How was it recording this song? How did it come together?
The song was written in a very short time span, one evening as I was staying in Vancouver, British Columbia. I recorded the entirety of the song on my iPhone, and the voice memo was eerily complete in its nature; it really sounded like a full and complete song. There was something about that early voice memo that seemed to have its own magic. So when Mike Davis, the producer, and I set out to make a studio version of the song, we tried very hard to compete with the early voice recording, but could never quite match some of the qualities of that recording. We ended up leaving the voice memo in the last 15 seconds of the song, to connect the studio recording with the magic of that early voice recording. We really wanted to preserve it in the song, and I’m so glad that part of that voice memo ended up in the studio recording.
This particular recording seemed to lead us on a wild goose chase, it was hard to pin down the way this song wanted to be presented. We ended up with several mixes, several full vocal takes, and several song intros. It was tricky, because the song needed to be spare, but strong. I’m thrilled with how the final version ended up and feel as though the song has taught me so much about the recording and mixing process because of how difficult this song ended up being for us in the studio.
The video is stunning. Who filmed the video? How did you form a creative relationship with that person?
I worked with the cinematographer, Spencer Johnson, on this project. He had helped me film my music video for ‘Time Will Tell’ two years prior. He lives in Bellingham, Washington, which is quite close to Mount Baker ski resort. We wanted to capture a winter vibe for this song, and that was an absolutely perfect location to do so. The week of the video shoot, the weather was quite turbulent and we weren’t sure that we were going to be able to record the footage due to some winter storms. But we lucked out and had a bluebird day at the ski resort after the most heavy snowfall of the entire season. The trees were completely weighed down with snow. I believe they’d received several feet in the prior days. Mount Baker is one of my favourite places in Washington State, and I’m so glad we could capture an amazing snow day while filming! I really enjoyed walking through the deep snow with the old wicker snowshoes; they really helped create the sense of an expedition in the video, and, ultimately, the discovery of the aurora and mystical and magic colours that it displays as it dances across the sky.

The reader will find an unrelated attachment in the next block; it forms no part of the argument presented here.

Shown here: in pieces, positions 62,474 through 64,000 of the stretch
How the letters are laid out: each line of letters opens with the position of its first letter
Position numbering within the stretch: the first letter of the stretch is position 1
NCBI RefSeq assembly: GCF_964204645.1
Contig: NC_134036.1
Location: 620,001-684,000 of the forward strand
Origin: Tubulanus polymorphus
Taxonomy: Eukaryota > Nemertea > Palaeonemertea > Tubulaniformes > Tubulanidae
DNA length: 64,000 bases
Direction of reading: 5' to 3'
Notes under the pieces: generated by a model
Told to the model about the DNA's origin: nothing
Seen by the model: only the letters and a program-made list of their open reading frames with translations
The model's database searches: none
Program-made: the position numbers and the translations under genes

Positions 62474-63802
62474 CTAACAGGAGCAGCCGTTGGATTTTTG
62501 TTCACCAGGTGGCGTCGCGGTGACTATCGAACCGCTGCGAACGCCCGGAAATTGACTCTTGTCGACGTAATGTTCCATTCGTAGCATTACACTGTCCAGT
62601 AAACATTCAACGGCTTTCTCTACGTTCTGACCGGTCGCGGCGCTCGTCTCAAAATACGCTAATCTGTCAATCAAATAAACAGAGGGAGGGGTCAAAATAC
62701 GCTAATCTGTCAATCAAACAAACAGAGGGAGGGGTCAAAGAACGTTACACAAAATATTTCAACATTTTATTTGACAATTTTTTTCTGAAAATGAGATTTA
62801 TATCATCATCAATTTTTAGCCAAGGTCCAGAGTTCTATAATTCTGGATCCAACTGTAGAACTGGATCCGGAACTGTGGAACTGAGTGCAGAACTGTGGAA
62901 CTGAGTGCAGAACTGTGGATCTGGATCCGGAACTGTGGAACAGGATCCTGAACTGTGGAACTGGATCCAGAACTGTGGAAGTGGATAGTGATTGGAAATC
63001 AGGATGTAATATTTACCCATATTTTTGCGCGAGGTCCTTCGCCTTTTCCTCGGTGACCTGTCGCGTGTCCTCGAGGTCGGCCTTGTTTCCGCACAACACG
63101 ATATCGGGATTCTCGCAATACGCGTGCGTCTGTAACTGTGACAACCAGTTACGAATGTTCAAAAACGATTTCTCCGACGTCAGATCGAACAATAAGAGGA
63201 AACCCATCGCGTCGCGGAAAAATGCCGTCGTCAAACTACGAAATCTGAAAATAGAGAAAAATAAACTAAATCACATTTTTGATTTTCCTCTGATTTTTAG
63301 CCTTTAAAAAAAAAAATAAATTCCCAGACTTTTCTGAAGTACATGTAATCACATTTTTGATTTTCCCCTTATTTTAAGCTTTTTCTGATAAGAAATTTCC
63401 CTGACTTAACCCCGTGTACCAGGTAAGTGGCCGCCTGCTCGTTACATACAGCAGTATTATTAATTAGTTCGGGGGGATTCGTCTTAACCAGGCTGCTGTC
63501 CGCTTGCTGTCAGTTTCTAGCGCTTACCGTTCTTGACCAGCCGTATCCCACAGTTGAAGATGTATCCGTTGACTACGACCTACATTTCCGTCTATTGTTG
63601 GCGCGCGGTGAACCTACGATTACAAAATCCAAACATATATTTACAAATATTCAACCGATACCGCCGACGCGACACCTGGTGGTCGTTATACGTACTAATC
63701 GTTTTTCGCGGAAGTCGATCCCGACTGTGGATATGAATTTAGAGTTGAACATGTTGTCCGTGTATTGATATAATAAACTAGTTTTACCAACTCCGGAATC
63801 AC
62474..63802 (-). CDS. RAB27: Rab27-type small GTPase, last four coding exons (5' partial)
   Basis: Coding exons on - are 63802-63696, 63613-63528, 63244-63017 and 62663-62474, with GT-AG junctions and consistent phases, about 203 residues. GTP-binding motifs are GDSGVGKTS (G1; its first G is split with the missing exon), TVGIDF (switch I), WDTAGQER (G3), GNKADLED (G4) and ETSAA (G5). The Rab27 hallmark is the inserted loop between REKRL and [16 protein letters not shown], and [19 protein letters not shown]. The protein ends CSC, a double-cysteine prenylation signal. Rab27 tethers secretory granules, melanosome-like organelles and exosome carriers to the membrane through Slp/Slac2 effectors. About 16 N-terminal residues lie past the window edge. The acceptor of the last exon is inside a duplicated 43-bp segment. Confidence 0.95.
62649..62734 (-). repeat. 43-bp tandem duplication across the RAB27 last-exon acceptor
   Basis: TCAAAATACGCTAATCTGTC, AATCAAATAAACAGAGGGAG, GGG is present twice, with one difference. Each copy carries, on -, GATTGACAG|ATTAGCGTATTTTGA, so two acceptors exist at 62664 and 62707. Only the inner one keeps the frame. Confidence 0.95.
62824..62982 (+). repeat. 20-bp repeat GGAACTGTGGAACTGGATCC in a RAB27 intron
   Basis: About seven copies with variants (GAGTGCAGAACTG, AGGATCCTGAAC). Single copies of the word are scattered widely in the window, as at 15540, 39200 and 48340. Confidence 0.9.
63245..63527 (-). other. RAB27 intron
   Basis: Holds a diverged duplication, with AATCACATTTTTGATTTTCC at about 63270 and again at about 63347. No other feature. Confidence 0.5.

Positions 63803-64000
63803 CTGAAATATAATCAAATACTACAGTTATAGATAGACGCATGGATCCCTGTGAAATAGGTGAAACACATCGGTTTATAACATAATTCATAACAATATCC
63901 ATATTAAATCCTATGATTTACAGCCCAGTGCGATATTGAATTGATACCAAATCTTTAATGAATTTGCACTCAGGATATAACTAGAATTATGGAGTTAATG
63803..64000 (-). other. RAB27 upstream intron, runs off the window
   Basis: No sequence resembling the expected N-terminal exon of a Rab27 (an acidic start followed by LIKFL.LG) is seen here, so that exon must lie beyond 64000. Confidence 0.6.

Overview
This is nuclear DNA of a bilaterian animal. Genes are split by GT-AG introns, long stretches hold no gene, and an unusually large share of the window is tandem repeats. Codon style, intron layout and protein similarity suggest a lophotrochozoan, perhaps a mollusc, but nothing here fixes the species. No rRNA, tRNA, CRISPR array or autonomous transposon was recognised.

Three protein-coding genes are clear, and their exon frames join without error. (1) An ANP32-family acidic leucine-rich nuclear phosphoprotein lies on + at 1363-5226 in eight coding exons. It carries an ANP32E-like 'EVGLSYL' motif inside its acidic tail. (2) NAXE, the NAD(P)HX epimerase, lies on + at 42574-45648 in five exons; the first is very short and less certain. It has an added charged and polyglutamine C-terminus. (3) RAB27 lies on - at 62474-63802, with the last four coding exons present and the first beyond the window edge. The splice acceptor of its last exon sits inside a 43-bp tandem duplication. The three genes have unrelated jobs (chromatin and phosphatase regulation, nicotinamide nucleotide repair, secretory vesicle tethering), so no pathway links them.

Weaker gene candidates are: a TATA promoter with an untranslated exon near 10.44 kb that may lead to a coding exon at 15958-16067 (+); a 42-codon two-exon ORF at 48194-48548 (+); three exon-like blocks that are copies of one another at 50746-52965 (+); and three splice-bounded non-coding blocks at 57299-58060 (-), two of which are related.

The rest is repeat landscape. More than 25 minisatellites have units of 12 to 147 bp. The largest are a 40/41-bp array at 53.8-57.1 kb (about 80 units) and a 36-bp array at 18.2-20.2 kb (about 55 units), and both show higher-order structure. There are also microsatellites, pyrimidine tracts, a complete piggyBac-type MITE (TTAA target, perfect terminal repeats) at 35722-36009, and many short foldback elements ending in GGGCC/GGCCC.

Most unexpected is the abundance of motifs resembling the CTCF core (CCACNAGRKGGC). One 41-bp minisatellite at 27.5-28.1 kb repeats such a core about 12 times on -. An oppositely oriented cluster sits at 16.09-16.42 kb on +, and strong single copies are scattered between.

Who came up with the video treatment idea? Did you have any input in it?
Britt, who this song was written for, applied all the video treatment and editing to the video. She put in so much creative work to make it absolutely as perfect as possible. It wouldn’t have been the amazing video and song it is without her inspiration! She helped to select the best vocal scenes, drone shots, and b-roll footage for the video. There was a lot of great footage to choose from, so it was a pretty monumental undertaking to edit this project.
What was the shoot like?
This was actually a very short filming session; it was quite cold during the session, so we filmed at the very end of the day, and waited for the sun to set and filmed our night scenes as quickly as possible so we could find some warm shelter!
You wrote this song based on a friend’s experience, but have you seen the aurora borealis yourself?
Yes, I have. Now that I’ve actually seen the aurora for myself, I have a much better understanding of its magical and ephemeral nature. Truly the colours and swirling patterns seem to be happening inside of your own head, rather than something that’s happening in the sky. It’s hard for the human mind to grasp the vastness and surreal nature of the aurora. It seems to have a very personal and intimate experience with each person, as if the aurora is putting on a display for you alone. It’s really something that you have to see for yourself to even begin to grasp.